When Faber & Faber announced in June they were offering TS Eliot's The Waste Land as an iPad app, a lot of us Luddites snorted and rolled our eyes to heaven, and said, "My dear, what would poor Tom Stearns have made of this?" But we agreed that, if you really couldn't get to grips with the actual words of the Modernist masterpiece, the app certainly offered you a lot for £7.99 – recordings of the poem being read by Alec Guinness, Ted Hughes, Viggo Mortensen and TSE himself (sounding like a depressed bank manager throughout); a dramatised, intensely physical reading by Fiona Shaw; and hyperlinked commentaries from 30-odd literary chaps from Seamus Heaney to Craig Raine.
It was a veritable feast of Eliotiana. In recognition of the poem's difficulty, the poet had, of course, provided his own footnotes, many of them playfully misleading, when it was published in 1922 – now here were a few hundred more, handsomely filmed by the BBC and produced by Faber's high-tech collaborator, the Touch Press. It was a lovely package for the baffled poetry lover and it would sell, I confidently predicted, ooh, 13 copies.
Well, I was wrong. The Waste Land app scorched up the iPad book charts. It's beaten all rivals, including the immensely distinguished Angry Birds. TS Eliot is at Number One in the digital literary hierarchy for the first time since he won the Nobel Prize in 1946. Its success has taken everyone by surprise, including its publisher. "We're completely astonished," Henry Volans, Faber's head of digital books, told me, "and we have absolutely no idea who's buying it. We suspect it isn't literature students, but general iPad users who've always wanted to understand the poem."
To my great surprise, its success has rather changed my mind about technology and books. Speaking as a resolute Kindle-hater from Day One, a caller of anathema upon all attempts to turn literary classics into comics, condensed booklets or multimedia extravaganzas, I find myself thinking, "Blimey, a poem with at-a-click spoken voices and techno-footnotes, that's a good idea." The idea that there's a poetry audience out there that isn't saying, "I can't understand a word of this" but "Oh good, perhaps I can understand Eliot at last" is immensely cheering, even if you have to spend £450 for the privilege.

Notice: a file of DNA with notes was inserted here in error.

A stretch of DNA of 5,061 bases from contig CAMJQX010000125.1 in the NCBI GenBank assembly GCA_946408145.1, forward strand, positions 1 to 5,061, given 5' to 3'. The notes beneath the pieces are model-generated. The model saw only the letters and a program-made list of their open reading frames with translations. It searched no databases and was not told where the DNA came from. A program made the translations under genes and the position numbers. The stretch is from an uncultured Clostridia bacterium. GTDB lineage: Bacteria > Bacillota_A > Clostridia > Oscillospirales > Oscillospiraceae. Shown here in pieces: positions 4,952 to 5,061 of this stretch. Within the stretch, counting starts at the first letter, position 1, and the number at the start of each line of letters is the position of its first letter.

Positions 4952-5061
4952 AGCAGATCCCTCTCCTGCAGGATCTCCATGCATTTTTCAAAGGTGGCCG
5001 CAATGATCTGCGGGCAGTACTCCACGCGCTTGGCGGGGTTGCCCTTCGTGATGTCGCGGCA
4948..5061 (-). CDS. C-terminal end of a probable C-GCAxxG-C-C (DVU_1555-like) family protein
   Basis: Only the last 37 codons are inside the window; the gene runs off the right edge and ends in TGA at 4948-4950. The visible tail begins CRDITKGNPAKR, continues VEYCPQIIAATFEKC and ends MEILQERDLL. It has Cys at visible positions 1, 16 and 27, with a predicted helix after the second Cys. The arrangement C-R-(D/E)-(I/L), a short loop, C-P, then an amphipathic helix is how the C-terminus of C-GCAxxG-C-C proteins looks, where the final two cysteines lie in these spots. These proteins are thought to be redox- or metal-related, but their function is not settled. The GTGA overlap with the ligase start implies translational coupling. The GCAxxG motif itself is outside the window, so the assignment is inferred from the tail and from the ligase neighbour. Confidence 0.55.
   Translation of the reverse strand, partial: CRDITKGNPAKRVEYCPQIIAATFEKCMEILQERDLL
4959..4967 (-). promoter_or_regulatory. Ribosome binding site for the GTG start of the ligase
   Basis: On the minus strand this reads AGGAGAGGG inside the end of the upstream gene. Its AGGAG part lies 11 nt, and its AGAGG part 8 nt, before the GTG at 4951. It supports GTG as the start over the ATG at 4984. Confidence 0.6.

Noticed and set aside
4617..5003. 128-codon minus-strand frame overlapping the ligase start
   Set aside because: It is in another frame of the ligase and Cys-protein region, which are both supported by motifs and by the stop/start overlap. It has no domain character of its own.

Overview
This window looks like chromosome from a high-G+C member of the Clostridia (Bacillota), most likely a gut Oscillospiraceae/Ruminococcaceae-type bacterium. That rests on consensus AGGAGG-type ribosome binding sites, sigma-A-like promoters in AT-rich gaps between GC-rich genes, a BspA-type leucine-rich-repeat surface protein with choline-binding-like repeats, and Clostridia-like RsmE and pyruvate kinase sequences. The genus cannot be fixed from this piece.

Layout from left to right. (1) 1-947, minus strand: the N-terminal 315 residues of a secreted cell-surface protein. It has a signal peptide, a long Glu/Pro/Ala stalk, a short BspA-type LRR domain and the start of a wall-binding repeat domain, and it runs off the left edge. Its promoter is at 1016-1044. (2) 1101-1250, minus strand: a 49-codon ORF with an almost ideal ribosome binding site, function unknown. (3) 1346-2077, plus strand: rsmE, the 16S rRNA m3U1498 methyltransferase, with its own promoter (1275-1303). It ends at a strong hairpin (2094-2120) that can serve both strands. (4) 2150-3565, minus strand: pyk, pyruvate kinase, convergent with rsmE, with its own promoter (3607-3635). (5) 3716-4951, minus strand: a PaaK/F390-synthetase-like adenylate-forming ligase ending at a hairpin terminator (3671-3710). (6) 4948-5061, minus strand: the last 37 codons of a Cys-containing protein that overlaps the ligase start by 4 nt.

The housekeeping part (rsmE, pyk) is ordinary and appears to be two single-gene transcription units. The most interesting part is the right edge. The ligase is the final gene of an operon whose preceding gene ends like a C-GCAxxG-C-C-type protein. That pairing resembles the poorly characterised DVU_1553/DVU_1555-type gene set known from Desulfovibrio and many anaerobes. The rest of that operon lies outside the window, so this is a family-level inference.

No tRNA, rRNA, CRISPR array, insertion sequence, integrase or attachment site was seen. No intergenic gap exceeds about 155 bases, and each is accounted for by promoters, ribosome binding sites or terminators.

Where do we go from here? Faber were so caught on the hop by The Waste Land's storming the charts, they don't have a follow-up ready. "I'm looking through lots of difficult, important, universal works at present and considering what might be done with them," says Volans. "People clearly like books which are a bit difficult but are worth investigating."
If they want books that are "difficult but worth investigating", Faber are spoilt for choice. They could start with Ulysses (published the same year as The Waste Land), offering a parallel text of Homer's Odyssey alongside James Joyce's own, a blizzard of footnotes that would link the book's million or so cross-references and classical allusions, plus a reading from Molly Bloom's rude soliloquy by, say, the husky Dublin blues singer Imelda May. Or they could publish Tristram Shandy, a massive shaggy-dog story, with an ever-growing shaggy dog on every page. As for Lady Chatterley's Lover... This, ladies and gentlemen, is undoubtedly the future of the book. What's not to love?
Nigella as nature intended? Call the police!
Neighbours of Nigella Lawson have complained that the flirtatious chef has been wandering about her Chelsea home in the nude. It's outrageous isn't it? These poor neighbours, going about their ordinary business, late at night or first thing in the morning, have had the undulating curves of one of the nation's great beauties forced upon their shocked eyes. How awful. It seems that, after some building work, a bathroom door has not been installed at the end of an upstairs gallery. "It isn't a case of deliberately looking in," whined a spokesman for the neighbours, "but there is a view into the bathroom, and anyone glancing in the direction of the loggia can glimpse what's going on." They forgot to add, "...while standing on one leg, and manipulating the solar telescope through the attic window."
They'll be banning the javelin next
I laughed when I heard about Boris Johnson and the shooters. The Mayor is to give away 125,000 Olympic Games tickets to London schoolchildren – but not tickets to any of the nine events featuring firearms. Too risky. Johnson and the Games organisers fear there'll be trouble from the anti-gun lobby if children are allowed to watch contestants shooting pistols at targets, shotguns at clay pigeons. It would only inspire them to go rioting, apparently. Giving kids tickets to the "50-metre rifle, three positions" event is simply asking for trouble, three times over.
"I agree with Boris," says Danny Bryan, founder of Communities Against Gun and Knife Crime. "It is good kids should enjoy the Games, but there's no way we should glorify guns."
For heaven's sake. Is there any point in telling Danny and Boris that the Games do nothing of the sort, that they glorify marksmanship, precision, a steady hand and a hawk-like eye?
And if you're afraid of giving children the wrong idea, why stop with guns? Can you let them attend archery events, and run the risk that policemen will be punctured with arrows like pin-cushions when things next kick off in Hackney? Shouldn't you ban the javelin event, if you don't want the air at the next London riot to be filled with flying spears?